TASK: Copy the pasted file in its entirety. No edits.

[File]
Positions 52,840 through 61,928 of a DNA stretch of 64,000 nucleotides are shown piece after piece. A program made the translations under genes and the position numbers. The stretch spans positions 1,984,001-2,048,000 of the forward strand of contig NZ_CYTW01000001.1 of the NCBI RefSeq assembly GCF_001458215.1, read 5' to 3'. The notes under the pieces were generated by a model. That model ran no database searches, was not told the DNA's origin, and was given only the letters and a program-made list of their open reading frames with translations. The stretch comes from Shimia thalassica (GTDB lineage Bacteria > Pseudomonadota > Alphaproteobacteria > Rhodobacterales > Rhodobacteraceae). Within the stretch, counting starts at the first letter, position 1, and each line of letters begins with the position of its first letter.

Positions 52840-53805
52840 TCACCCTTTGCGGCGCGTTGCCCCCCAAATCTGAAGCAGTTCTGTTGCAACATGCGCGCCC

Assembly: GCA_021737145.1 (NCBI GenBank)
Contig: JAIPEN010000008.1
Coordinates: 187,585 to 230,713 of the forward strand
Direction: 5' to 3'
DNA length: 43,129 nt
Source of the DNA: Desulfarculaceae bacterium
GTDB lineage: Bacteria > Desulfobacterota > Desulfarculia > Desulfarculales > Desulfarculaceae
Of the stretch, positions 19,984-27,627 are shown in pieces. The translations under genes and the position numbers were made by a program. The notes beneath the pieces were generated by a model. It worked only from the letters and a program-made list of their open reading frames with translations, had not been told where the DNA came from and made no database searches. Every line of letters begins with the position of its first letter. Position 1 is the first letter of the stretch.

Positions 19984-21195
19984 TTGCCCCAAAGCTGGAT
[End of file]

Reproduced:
Positions 52,840 through 61,928 of a DNA stretch of 64,000 nucleotides are shown piece after piece. A program made the translations under genes and the position numbers. The stretch spans positions 1,984,001-2,048,000 of the forward strand of contig NZ_CYTW01000001.1 of the NCBI RefSeq assembly GCF_001458215.1, read 5' to 3'. The notes under the pieces were generated by a model. That model ran no database searches, was not told the DNA's origin, and was given only the letters and a program-made list of their open reading frames with translations. The stretch comes from Shimia thalassica (GTDB lineage Bacteria > Pseudomonadota > Alphaproteobacteria > Rhodobacterales > Rhodobacteraceae). Within the stretch, counting starts at the first letter, position 1, and each line of letters begins with the position of its first letter.

Positions 52840-53805
52840 TCACCCTTTGCGGCGCGTTGCCCCCCAAATCTGAAGCAGTTCTGTTGCAACATGCGCGCCC

Assembly: GCA_021737145.1 (NCBI GenBank)
Contig: JAIPEN010000008.1
Coordinates: 187,585 to 230,713 of the forward strand
Direction: 5' to 3'
DNA length: 43,129 nt
Source of the DNA: Desulfarculaceae bacterium
GTDB lineage: Bacteria > Desulfobacterota > Desulfarculia > Desulfarculales > Desulfarculaceae
Of the stretch, positions 19,984-27,627 are shown in pieces. The translations under genes and the position numbers were made by a program. The notes beneath the pieces were generated by a model. It worked only from the letters and a program-made list of their open reading frames with translations, had not been told where the DNA came from and made no database searches. Every line of letters begins with the position of its first letter. Position 1 is the first letter of the stretch.

Positions 19984-21195
19984 TTGCCCCAAAGCTGGAT